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High-Speed Civil Transport (HSCT)

As envisioned by NASA's High-Speed Research (HSR) program, the next-generation High-Speed Civil Transport (HSCT) would fly 300 passengers at 2.4 times the speed of sound - crossing the Pacific or Atlantic in less than half the time presently required on modern subsonic, wide-bodied jets - at an affordable ticket price, estimated at less than 20 percent above comparable subsonic flights. The technology to make the this HSCT possible is being developed by an unprecedented teaming of major U.S. aerospace companies in the multi-year HSR program. Although actual development of such an advanced supersonic transport (SST) is currently on hold, commercial aviation experts estimate that a market for up to 500 such aircraft could develop by the third decade of the 21st Century.

Phase I of the HSR program, which began in 1990 and continued through 1995, focused on environmental challenges: engine emission effects on the atmosphere, airport noise and the sonic boom. Much research remains to be accomplished in these and other areas, but Phase I established some clear lines of approach to major problems and spawned confidence among team members that environmental concerns can be satisfied.

Phase II, initiated in 1994, focused on the technology advances needed for economic viability, principally weight reductions in every aspect of the baseline configuration, because weight affects not only the aircraft's performance but its acquisition cost, operating costs and environmental compatibility. In materials and structures, the HSR team is developing, analyzing and verifying the technology for trimming the baseline airframe by 30-40 percent; in aerodynamics, a major goal is to minimize air drag to enable a substantial increase in range; propulsion research looks for environment-related and general efficiency improvements in critical engine components, such as inlet systems. Phase II includes computational and wind tunnel analyses of the baseline HSCT and alternative designs. Other research involves ground and flight simulations aimed at development of advanced control systems, flight deck instrumentation and displays.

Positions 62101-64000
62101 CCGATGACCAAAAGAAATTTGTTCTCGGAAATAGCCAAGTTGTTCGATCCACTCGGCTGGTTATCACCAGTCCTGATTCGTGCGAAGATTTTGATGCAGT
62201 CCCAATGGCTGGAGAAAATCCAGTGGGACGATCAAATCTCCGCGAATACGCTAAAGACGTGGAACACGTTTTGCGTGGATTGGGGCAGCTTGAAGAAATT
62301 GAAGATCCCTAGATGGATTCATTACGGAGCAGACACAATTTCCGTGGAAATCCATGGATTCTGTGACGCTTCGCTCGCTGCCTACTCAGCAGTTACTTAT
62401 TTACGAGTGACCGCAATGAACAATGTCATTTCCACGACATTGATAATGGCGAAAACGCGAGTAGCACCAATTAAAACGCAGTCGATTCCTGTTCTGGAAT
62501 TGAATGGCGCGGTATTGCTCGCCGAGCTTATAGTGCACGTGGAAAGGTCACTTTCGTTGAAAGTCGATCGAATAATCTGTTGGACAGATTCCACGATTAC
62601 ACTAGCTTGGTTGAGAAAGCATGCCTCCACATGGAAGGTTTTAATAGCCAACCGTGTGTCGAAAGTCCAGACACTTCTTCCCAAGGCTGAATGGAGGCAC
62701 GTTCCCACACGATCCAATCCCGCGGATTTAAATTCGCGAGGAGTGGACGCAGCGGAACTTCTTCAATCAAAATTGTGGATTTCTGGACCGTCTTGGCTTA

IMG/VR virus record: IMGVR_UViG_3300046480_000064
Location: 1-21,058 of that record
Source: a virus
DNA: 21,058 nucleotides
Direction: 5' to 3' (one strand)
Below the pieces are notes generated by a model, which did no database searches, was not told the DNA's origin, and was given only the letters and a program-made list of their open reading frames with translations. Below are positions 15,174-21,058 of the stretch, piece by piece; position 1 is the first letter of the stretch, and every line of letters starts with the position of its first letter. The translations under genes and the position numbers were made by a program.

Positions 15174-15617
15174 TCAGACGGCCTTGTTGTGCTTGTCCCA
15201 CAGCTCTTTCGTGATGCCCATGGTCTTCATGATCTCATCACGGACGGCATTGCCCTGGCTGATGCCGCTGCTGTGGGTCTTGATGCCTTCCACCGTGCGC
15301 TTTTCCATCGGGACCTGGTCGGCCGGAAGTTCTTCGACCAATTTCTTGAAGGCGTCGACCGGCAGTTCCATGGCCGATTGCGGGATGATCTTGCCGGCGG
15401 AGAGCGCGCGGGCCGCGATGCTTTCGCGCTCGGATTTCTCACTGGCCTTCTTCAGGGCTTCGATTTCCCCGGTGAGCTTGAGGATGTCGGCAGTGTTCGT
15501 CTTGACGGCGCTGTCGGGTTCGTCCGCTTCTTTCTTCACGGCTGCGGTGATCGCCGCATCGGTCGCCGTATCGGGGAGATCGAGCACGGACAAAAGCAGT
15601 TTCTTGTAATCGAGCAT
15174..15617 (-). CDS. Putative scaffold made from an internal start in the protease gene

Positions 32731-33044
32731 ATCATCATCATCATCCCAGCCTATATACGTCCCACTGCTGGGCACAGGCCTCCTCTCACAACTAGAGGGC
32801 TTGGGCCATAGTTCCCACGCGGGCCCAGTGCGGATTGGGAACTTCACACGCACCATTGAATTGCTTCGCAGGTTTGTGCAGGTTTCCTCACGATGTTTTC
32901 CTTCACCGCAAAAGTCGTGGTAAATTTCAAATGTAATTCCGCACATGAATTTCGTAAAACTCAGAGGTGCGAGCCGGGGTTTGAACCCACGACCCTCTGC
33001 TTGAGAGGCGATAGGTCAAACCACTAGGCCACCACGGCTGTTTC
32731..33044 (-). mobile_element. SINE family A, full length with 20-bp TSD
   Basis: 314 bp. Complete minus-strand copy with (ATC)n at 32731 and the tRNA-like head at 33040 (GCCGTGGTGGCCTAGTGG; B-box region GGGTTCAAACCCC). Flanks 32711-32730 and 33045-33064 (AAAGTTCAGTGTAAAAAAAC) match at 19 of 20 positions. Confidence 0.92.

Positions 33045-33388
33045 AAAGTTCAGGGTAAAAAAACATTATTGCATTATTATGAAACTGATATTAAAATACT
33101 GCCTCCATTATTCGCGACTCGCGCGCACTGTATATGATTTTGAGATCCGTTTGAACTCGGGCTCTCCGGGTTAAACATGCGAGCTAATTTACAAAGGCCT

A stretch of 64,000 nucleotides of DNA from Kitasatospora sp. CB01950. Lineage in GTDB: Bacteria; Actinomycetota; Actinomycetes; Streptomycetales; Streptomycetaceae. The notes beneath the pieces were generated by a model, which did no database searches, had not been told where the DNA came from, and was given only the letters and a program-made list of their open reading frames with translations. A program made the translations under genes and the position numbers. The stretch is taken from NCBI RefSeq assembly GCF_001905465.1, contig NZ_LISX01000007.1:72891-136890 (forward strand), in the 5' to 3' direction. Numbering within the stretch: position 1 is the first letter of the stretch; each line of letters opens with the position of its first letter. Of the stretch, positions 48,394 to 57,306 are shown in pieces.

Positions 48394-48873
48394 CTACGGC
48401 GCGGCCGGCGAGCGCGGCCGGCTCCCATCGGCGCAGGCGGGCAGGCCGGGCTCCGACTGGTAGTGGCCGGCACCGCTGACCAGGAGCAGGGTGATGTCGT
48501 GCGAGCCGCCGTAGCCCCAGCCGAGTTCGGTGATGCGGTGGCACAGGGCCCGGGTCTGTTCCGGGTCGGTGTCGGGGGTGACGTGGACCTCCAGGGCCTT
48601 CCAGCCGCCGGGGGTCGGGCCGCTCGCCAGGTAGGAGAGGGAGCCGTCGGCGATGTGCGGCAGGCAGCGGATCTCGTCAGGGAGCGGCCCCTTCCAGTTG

In December 1995, a single aircraft concept was chosen to focus the intensive technological development planned for the next three years of the HSR program. This aircraft, the Technology Concept Aircraft (TCA), is not an actual design or airplane that will be built, but rather serves as a common reference point for HSR technology development. The TCA evolved from separate Boeing and McDonnell Douglas HSCT designs. Computer modeling and wind tunnel tests were used to produce a single concept with superior aerodynamic performance and operational characteristics, which also satisfied environmental goals. The technology focus also was significantly narrowed in the areas of propulsion and airframe structural components. Technical challenges remain in each area, however, though significant progress has been made.

Improvements in materials, structural, and systems technology that are available or currently being developed could make a second generation of supersonic aircraft more widely affordable. Studies have concluded that an aircraft with between 250 and 300 seats cruising at Mach 2 to 2.4 (at altitudes between 16 and 20 km) is most likely to be successful. To make such aircraft effective for the long overseas routes that benefit most from the increased speed and maintain viability with regard to viewpoint of sonic booms, the projected range must be at least 8000 km (and possibly 10400 km).

The Concorde has already demonstrated the practicality of Mach 2.05 as an achievable cruise speed with aluminum alloys for the basic structure. For speeds above Mach 2.2, more exotic materials would be required including titanium alloys and organic composites for structural items and more complex air intakes. At speeds between Mach 2 and 2.4, airframe characteristics currently dictate cruise altitudes between 16 and 20 km. Optimization studies are planned to investigate lower cruise altitudes, recognizing the potential benefit of minimized ozone impact. To enable the inclusion of route segments over populated areas without sonic booms, an advanced supersonic airliner must also be capable of cruising efficiently in an environmentally acceptable manner at subsonic speeds and lower cruise altitudes.

Studies have examined a wide range of speeds and concluded that speeds higher than Mach 2.4 offer little gain in block time, whereas they exacerbate airframe materials and propulsion problems, hence increase technical risk. Prior projections concluded that aircraft with a cruise speed of Mach 2.0 to 2.4 were feasible for entry into service in 2005, and a hypersonic vehicle cruising at Mach 5 might enter service by about 2030. Events have shown that these projections were optimistic, and it is unlikely that a new Mach 2 to 2.4 vehicle will enter service much before 2020. By the same token, required research for the hypersonic vehicle and its economics would make entry into service of a hypersonic vehicle unlikely before 2050 - and possibly later unless scheduling and airport curfews could be accommodated to demonstrate higher cruise speed benefits. Therefore, the focus of the remaining discussion is on vehicles cruising at speeds up to Mach 2.4.

The NASA High-Speed Research (HSR) Program was phased out in fiscal year 1999.






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